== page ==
Of course the prime advantage of direct feed plumbing from the water main is that hot water, assuming the boiler is timed to be on, is unlikely to run out. This is one of the only strong arguments in favour of the in shower electric flash water heater. Short of a power cut or water supply failure, hot water will always be available. But the electric alternative should only be used when there is no other economic or practical alternative. When they appear in photographs, shower people, who tend to be well versed in all things showery, will immediately spot something they will have to compromise about. This need not be critical as long as plenty of other quality items are in the holiday let, but it can be a slightly negative factor when it comes to weighing up booking choices.

Assuming you have a well insulated water tank you will not save much by timing the hot water heater to switch on and off at intervals during the day.  Doing this can tempt fate causing phone calls late in the evening reporting no hot water when the children have had a whale of a time water fighting in the wet room draining the hot tank just as the water heater switches off leaving grown ups to rough it.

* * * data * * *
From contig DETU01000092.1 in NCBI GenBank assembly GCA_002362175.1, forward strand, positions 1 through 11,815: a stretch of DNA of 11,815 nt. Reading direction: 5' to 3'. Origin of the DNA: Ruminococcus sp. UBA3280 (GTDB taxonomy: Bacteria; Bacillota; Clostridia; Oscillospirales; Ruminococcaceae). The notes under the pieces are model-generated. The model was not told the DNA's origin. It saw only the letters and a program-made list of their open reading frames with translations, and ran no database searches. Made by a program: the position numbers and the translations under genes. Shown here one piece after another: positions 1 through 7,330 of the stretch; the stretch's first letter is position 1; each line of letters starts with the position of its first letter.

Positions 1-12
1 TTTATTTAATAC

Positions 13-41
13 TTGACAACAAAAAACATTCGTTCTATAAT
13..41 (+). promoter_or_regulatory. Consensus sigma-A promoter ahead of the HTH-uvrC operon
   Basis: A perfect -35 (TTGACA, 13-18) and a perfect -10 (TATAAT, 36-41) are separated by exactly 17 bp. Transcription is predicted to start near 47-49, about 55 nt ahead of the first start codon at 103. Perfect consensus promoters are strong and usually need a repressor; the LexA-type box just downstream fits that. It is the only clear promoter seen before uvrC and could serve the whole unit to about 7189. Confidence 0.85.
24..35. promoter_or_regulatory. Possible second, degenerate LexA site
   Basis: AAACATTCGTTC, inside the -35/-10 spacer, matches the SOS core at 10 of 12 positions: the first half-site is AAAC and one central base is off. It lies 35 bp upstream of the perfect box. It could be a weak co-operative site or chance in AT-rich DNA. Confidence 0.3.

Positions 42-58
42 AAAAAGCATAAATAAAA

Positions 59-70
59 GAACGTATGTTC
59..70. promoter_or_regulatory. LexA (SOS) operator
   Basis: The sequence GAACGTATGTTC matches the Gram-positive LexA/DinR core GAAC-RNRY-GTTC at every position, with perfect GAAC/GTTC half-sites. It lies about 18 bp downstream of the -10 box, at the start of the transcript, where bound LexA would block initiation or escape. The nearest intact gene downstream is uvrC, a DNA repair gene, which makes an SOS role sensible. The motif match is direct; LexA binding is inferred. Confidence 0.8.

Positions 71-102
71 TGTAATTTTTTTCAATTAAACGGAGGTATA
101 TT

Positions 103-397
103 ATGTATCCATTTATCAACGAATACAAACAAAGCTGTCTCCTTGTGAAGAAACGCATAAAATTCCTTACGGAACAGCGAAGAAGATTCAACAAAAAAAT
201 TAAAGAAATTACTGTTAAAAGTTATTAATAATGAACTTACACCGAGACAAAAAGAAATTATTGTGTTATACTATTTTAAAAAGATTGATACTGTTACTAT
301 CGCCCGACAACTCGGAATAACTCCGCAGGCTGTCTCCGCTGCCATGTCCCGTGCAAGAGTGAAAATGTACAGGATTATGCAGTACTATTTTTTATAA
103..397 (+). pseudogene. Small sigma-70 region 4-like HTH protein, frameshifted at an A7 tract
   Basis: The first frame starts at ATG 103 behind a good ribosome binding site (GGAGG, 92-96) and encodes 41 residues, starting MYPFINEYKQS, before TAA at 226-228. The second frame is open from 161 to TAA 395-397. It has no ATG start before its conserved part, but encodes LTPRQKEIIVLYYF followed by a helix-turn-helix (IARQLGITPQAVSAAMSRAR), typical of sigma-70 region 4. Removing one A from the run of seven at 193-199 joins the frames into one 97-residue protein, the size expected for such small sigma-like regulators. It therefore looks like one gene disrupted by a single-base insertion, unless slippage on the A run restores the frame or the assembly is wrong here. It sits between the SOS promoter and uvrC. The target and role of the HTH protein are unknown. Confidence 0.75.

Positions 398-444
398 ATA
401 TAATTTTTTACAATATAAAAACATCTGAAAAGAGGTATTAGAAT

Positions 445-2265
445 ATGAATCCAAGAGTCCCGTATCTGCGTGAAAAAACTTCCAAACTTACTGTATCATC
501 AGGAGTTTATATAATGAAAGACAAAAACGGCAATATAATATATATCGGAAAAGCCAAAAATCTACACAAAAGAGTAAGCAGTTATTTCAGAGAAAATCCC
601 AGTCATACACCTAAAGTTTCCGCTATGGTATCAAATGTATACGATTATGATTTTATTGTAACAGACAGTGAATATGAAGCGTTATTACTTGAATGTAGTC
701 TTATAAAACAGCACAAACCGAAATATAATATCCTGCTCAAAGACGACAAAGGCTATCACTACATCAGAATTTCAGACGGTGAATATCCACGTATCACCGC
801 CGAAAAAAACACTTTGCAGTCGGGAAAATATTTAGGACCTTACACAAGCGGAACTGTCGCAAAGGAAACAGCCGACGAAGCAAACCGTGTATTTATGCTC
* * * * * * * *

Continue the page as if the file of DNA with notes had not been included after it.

Putting the Plumbing In

This is an area where a few seemingly wildly pessimistic precautions can pay handsomely.

When putting the pipes in, before the floor is put back/chasing made good, try to take a photograph of where all the pipes go.  It is worth keeping spare tiles, for obvious reasons.

Note all the model numbers and vendors of every item you buy for the bathroom. The number of variants is vast so if you need a spare part, without this information, you can end up having to scrap an expensive item all for the want of key details. In many cases the spares will be out there, but suppliers will have no idea of what you are talking about without the numbers. It can be an idea, before launching out on a search, to take photographs of the items for identification purposes.

Take care. If you approach some plumbers they will trade on your lack of knowledge. Sometimes a plumber may know what is causing a problem but simply ignore it to return two or three times, callout charges apply, before suggesting a very expensive solution. In some cases the mark ups for parts are excessive. In other cases repairable items are said to be scrap. There are many good plumbers out there and they will appreciate your efforts to make things easy for them. It is fortunate that those who are not so positive, either see you coming and do not bother to respond to enquiries, or are sufficiently blind to try something on you, when you can see them coming.